7. Peptides that regulate food intake: glucagon-like peptide 1-(7-36) amide acts at lateral and medial hypothalamic sites to suppress feeding in rats. Schick, R.R., Zimmermann, J.P., vorm Walde, T., Schusdziarra, V. Am. J. Physiol. Regul. Integr. Comp. Physiol. (2003) [Pubmed]
  8. Glucagon-like peptide-1 receptor is involved in learning and neuroprotection. During, M.J., Cao, L., Zuzga, D.S., Francis, J.S., Fitzsimons, H.L., Jiao, X., Bland, R.J., Klugmann, M., Banks, W.A., Drucker, D.J., Haile, C.N. Nat. Med. (2003) [Pubmed]
  9. The proglucagon-derived peptide, glucagon-like peptide-2, is a neurotransmitter involved in the regulation of food intake. Tang-Christensen, M., Larsen, P.J., Thulesen, J., Rømer, J., Vrang, N. Nat. Med. (2000) [Pubmed]
  10. A role for glucagon-like peptide-1 in the central regulation of feeding. Turton, M.D., O'Shea, D., Gunn, I., Beak, S.A., Edwards, C.M., Meeran, K., Choi, S.J., Taylor, G.M., Heath, M.M., Lambert, P.D., Wilding, J.P., Smith, D.M., Ghatei, M.A., Herbert, J., Bloom, S.R. Nature (1996) [Pubmed]
  11. Glucagon-like peptide-1 receptor stimulation increases blood pressure and heart rate and activates autonomic regulatory neurons. Yamamoto, H., Lee, C.E., Marcus, J.N., Williams, T.D., Overton, J.M., Lopez, M.E., Hollenberg, A.N., Baggio, L., Saper, C.B., Drucker, D.J., Elmquist, J.K. J. Clin. Invest. (2002) [Pubmed]
  12. Glucagon-like peptide-1 inhibits gastric emptying via vagal afferent-mediated central mechanisms. Imeryüz, N., Yeğen, B.C., Bozkurt, A., Coşkun, T., Villanueva-Peñacarrillo, M.L., Ulusoy, N.B. Am. J. Physiol. (1997) [Pubmed]
  13. Glucagon-like peptide-1-responsive catecholamine neurons in the area postrema link peripheral glucagon-like peptide-1 with central autonomic control sites. Yamamoto, H., Kishi, T., Lee, C.E., Choi, B.J., Fang, H., Hollenberg, A.N., Drucker, D.J., Elmquist, J.K. J. Neurosci. (2003) [Pubmed]
  14. Expression cloning of the pancreatic beta cell receptor for the gluco-incretin hormone glucagon-like peptide 1. Thorens, B. Proc. Natl. Acad. Sci. U.S.A. (1992) [Pubmed]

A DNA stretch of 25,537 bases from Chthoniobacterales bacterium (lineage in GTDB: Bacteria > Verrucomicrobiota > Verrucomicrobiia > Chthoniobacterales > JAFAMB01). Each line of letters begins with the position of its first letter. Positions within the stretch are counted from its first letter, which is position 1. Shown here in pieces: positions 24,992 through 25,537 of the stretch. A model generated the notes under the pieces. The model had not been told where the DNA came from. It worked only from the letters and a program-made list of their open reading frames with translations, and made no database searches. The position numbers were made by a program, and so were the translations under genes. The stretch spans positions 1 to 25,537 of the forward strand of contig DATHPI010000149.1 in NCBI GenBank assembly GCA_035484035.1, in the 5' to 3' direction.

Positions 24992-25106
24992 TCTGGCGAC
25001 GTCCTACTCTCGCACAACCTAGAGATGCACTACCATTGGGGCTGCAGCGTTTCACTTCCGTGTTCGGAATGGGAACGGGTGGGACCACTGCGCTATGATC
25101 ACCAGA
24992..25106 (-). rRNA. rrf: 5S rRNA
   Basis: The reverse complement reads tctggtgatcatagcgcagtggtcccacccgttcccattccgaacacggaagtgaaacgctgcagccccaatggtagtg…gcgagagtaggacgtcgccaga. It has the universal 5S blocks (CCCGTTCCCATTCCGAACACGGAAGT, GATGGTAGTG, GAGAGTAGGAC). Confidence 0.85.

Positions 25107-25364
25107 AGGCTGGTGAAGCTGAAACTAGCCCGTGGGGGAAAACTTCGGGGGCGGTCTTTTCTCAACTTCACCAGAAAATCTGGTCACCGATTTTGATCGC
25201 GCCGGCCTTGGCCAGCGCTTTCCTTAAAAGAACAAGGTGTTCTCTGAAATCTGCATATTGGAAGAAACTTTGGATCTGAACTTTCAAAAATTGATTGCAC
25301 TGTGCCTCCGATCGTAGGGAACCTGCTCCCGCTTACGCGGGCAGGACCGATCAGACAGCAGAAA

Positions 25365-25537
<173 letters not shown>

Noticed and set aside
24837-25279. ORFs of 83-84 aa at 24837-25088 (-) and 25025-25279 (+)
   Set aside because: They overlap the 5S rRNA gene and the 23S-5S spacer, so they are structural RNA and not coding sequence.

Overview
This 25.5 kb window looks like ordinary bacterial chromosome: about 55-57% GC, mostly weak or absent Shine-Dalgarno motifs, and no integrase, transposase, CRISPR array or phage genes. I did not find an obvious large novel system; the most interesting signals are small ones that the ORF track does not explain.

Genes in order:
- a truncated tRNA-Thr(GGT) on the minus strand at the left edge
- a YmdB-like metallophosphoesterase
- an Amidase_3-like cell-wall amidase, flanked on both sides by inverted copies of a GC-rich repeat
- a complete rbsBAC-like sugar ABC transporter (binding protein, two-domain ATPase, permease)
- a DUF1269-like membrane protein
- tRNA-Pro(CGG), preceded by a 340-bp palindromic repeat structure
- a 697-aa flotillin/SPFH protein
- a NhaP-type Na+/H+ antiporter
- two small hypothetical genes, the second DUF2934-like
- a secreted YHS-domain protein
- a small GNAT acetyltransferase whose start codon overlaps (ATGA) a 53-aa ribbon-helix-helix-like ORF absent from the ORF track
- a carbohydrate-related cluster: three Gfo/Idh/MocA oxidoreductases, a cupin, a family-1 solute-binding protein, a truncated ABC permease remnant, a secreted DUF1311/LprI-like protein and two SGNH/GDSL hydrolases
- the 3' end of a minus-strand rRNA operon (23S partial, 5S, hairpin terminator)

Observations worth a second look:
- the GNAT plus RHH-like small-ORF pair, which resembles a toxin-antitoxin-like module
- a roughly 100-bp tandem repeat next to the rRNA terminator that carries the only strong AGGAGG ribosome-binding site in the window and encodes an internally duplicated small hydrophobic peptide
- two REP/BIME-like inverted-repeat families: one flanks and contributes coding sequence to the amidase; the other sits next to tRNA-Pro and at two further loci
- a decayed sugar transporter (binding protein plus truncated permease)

15. Glucagon-like peptide-1 receptor signaling modulates beta cell apoptosis. Li, Y., Hansotia, T., Yusta, B., Ris, F., Halban, P.A., Drucker, D.J. J. Biol. Chem. (2003) [Pubmed]
  16. Regulation of glucagon and glucagon-like peptide-1 receptor messenger ribonucleic acid expression in cultured rat pancreatic islets by glucose, cyclic adenosine 3',5'-monophosphate, and glucocorticoids. Abrahamsen, N., Nishimura, E. Endocrinology (1995) [Pubmed]
  17. Over-expression of the glucagon-like peptide-1 receptor on INS-1 cells confers autocrine stimulation of insulin gene promoter activity: a strategy for production of pancreatic beta-cell lines for use in transplantation. Chepurny, O.G., Holz, G.G. Cell Tissue Res. (2002) [Pubmed]
  18. Molecular cloning of a cDNA encoding for the GLP-1 receptor expressed in rat lung. Lankat-Buttgereit, B., Göke, R., Fehmann, H.C., Richter, G., Göke, B. Exp. Clin. Endocrinol. (1994) [Pubmed]
  19. Glucagon-like peptide 1 can directly protect the heart against ischemia/reperfusion injury. Bose, A.K., Mocanu, M.M., Carr, R.D., Brand, C.L., Yellon, D.M. Diabetes (2005) [Pubmed]
  20. Oxyntomodulin: a cAMP-dependent stimulus of rat parietal cell function via the receptor for glucagon-like peptide-1 (7-36)NH2. Schepp, W., Dehne, K., Riedel, T., Schmidtler, J., Schaffer, K., Classen, M. Digestion (1996) [Pubmed]
  21. Expression levels of genes likely involved in glucose-sensing in the obese Zucker rat brain. Bogacka, I., Roane, D.S., Xi, X., Zhou, J., Li, B., Ryan, D.H., Martin, R.J. Nutritional neuroscience. (2004) [Pubmed]
  22. Colocalization of glucagon-like peptide-1 (GLP-1) receptors, glucose transporter GLUT-2, and glucokinase mRNAs in rat hypothalamic cells: evidence for a role of GLP-1 receptor agonists as an inhibitory signal for food and water intake. Navarro, M., Rodriquez de Fonseca, F., Alvarez, E., Chowen, J.A., Zueco, J.A., Gomez, R., Eng, J., Blázquez, E. J. Neurochem. (1996) [Pubmed]
  23. The role of CNS glucagon-like peptide-1 (7-36) amide receptors in mediating the visceral illness effects of lithium chloride. Seeley, R.J., Blake, K., Rushing, P.A., Benoit, S., Eng, J., Woods, S.C., D'Alessio, D. J. Neurosci. (2000) [Pubmed]
  24. Coexpression of glucagon-like peptide-1 (GLP-1) receptor, vasopressin, and oxytocin mRNAs in neurons of the rat hypothalamic supraoptic and paraventricular nuclei: effect of GLP-1(7-36)amide on vasopressin and oxytocin release. Zueco, J.A., Esquifino, A.I., Chowen, J.A., Alvarez, E., Castrillón, P.O., Blázquez, E. J. Neurochem. (1999) [Pubmed]